So, XMU and WRAS have both been playing the shit out of Foxygen lately and I am really, really enjoying it. I thought I might be just really late to the party, but their recent release, We Are the 21st Century Ambassadors of Peace & Magic, was only released two months ago, so I guess it's still topical. What is wrong with me that if I enjoy something that everyone else is enjoying I have to get all skeptical about it? Well, I'll tell you.
Would you find a blog post entitled "I Like Pizza" really interesting? How about "Puppies Are Soft"?
The first song that caught my ear was "Shuggie." I love this song! The entire album is incredibly stylized to sound like an old piece of vinyl you pulled out from behind your couch and said, "Oh hey, I bought this album in 1972 and forgot about it." Yet, with lyrics from the modern era, and with a wide sampling of sub-genres from the 60's and 70's, they are definitely providing a very unmistakeably modern take on the classic sounds. "Shuggie" initially sounded to me like something I've never heard before, and as a whole that holds true, but the song transitions are comfortably familiar. The comfort to me is primarily because it reminds me of Supergrass (whom I LOVE) and their various retrospectives from the 90's of tunes from the 70's, but way more lo-fi. Yep, that's right.
Awesome video too! (BUT - shame on you for rhyming "house" with "house"!)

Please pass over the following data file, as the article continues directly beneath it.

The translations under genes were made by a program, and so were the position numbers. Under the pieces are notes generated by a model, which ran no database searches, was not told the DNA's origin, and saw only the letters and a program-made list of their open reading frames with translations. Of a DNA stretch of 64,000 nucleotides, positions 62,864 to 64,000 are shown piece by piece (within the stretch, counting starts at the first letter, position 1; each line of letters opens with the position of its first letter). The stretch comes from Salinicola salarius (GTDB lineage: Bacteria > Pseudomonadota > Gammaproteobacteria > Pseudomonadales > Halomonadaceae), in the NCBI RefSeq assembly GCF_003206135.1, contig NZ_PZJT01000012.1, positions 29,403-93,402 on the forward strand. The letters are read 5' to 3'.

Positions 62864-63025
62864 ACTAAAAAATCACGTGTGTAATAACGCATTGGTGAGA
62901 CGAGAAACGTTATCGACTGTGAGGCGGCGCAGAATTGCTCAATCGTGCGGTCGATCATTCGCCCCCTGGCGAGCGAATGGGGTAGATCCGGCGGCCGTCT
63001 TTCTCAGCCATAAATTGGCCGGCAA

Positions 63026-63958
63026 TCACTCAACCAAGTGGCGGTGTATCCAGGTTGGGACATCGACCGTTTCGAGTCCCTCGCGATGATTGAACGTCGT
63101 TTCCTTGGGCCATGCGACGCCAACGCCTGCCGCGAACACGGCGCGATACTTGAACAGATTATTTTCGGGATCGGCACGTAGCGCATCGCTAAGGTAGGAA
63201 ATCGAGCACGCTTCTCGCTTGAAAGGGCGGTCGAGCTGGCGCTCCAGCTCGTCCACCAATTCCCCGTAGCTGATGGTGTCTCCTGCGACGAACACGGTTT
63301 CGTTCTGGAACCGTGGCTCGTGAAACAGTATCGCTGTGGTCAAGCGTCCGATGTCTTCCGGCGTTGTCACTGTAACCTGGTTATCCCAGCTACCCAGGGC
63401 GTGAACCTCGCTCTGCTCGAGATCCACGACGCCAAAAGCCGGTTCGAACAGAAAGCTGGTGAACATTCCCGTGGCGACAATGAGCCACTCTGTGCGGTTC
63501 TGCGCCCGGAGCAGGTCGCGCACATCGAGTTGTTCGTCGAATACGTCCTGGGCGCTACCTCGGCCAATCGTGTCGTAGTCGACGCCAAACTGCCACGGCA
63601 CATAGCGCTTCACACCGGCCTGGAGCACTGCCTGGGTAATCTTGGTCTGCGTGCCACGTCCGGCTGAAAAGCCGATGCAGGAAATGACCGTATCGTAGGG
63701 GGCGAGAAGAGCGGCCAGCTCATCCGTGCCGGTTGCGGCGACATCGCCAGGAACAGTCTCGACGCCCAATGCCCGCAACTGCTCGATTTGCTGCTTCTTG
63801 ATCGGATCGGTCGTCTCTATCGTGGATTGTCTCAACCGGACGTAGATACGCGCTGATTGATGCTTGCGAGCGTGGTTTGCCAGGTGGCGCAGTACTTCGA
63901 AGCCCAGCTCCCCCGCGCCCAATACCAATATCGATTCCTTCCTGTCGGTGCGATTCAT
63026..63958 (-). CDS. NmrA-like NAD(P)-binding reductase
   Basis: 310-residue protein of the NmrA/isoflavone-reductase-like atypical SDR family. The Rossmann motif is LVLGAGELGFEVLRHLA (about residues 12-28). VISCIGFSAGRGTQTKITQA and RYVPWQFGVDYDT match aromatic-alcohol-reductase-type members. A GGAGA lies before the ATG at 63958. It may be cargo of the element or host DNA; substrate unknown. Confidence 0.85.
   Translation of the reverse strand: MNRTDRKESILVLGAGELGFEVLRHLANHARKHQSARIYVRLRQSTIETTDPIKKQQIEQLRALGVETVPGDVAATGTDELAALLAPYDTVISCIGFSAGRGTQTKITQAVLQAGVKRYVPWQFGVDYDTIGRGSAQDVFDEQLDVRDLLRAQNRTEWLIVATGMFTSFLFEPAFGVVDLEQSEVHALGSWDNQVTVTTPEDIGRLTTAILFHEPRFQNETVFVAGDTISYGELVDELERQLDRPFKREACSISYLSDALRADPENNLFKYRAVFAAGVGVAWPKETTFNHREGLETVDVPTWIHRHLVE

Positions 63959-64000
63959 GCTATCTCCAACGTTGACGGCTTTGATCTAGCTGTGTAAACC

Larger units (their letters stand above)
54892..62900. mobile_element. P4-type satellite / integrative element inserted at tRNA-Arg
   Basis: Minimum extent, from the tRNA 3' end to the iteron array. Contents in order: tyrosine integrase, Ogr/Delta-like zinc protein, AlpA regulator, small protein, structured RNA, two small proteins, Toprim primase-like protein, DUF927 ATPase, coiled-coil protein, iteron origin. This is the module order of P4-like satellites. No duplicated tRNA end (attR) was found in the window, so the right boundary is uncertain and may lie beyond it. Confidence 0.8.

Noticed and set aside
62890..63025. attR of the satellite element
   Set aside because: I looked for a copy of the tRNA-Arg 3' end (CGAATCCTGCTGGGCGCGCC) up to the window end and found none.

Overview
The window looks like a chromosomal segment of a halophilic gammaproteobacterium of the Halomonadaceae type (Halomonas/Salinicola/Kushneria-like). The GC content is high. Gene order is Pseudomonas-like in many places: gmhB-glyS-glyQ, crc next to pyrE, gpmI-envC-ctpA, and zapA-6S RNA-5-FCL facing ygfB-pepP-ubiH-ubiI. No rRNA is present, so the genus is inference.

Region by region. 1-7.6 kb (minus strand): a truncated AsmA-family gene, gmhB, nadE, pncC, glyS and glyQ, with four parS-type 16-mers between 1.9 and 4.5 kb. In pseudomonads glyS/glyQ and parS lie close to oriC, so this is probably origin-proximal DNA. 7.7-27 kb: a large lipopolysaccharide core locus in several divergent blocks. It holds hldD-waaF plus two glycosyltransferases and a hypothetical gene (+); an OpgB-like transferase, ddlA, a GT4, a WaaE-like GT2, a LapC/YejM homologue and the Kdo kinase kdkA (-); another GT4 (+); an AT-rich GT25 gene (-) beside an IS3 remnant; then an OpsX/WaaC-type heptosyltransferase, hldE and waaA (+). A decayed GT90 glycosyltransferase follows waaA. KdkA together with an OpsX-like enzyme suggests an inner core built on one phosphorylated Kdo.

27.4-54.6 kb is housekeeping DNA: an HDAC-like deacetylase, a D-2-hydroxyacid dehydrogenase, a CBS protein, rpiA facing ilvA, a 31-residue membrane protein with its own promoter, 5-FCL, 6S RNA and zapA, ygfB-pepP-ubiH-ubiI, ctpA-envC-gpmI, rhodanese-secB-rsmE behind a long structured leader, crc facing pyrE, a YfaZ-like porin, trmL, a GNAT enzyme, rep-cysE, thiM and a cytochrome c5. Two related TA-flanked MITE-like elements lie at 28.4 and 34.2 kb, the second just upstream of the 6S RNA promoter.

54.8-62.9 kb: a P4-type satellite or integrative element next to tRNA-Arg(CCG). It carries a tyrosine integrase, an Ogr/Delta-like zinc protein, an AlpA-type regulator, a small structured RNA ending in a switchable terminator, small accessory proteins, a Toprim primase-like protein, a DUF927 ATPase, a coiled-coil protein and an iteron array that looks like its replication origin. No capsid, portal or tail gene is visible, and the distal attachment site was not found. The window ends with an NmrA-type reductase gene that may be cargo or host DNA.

Foxygen is comprised of two small children, one from each coast. They are actually 22 year old men named Sam France and Jonathan Rado, but I am bitter because I am advancing in age. SO ARE YOU. They met in Los Angeles, where apparently no one has anything better to do than to play music and make love and frolic in the sunshine and look fabulous doing it. I tried to get a sense of what kind of gear they use in recording and on stage, but you know what's weird? Reviews never talk much about gear. Rado plays a Fender and France sometimes is seen with an acoustic guitar and other times behind a Roland keyboard. I read a cool interview they did for delicious audio in which they talk a bit about gear, but mainly seem to say that they like playing with vintage audio toys of different types. Go figure.
The next song that I stalker-dialed WRAS about was "On Blue Mountain." I seriously have WRAS on speed dial on the bluetooth system in my Hyundai. I don't see how a college education could be worth what I put those kids through, frankly. This one has great lyrics, plus it has that togetherness vibe that I love. Plus who doesn't love the mountains? Not you I hope. It also has multiple sections and a bit of a hippie freakout at the end, which to me is the hallmark of a great song. The other singles that seem to be shaping up as such from this album are "San Francisco" and "No Destruction." "San Francisco" nails it - the pop sound of the 60's (Mamas & Papas maybe? Velvet Underground with a better singing Nico?) and the glamorization of San Francisco. By the way, if you ever go to Singapore, they only call that city "Frisco." But I digress. "No Destruction" sounds like a cross between Lou Reed and Bob Dylan. Yeah, that's my least favorite on the album, but it's still good. Throughout the album, I keep hearing the Stones, the Beatles, the Doors, half the British Invasion, and even a hanful of people from Motown. Then I had to let go, because ultimately it's more fun to just drown myself in Foxygen and not worry about their ancestors.
It was totally, compeltely worth the $6.99 for the mp3 download on Amazon, and it comes with a pdf of the liner notes, which is a lovely courtesy. Seven thumbs up! No, I haven't come up with a rating system yet.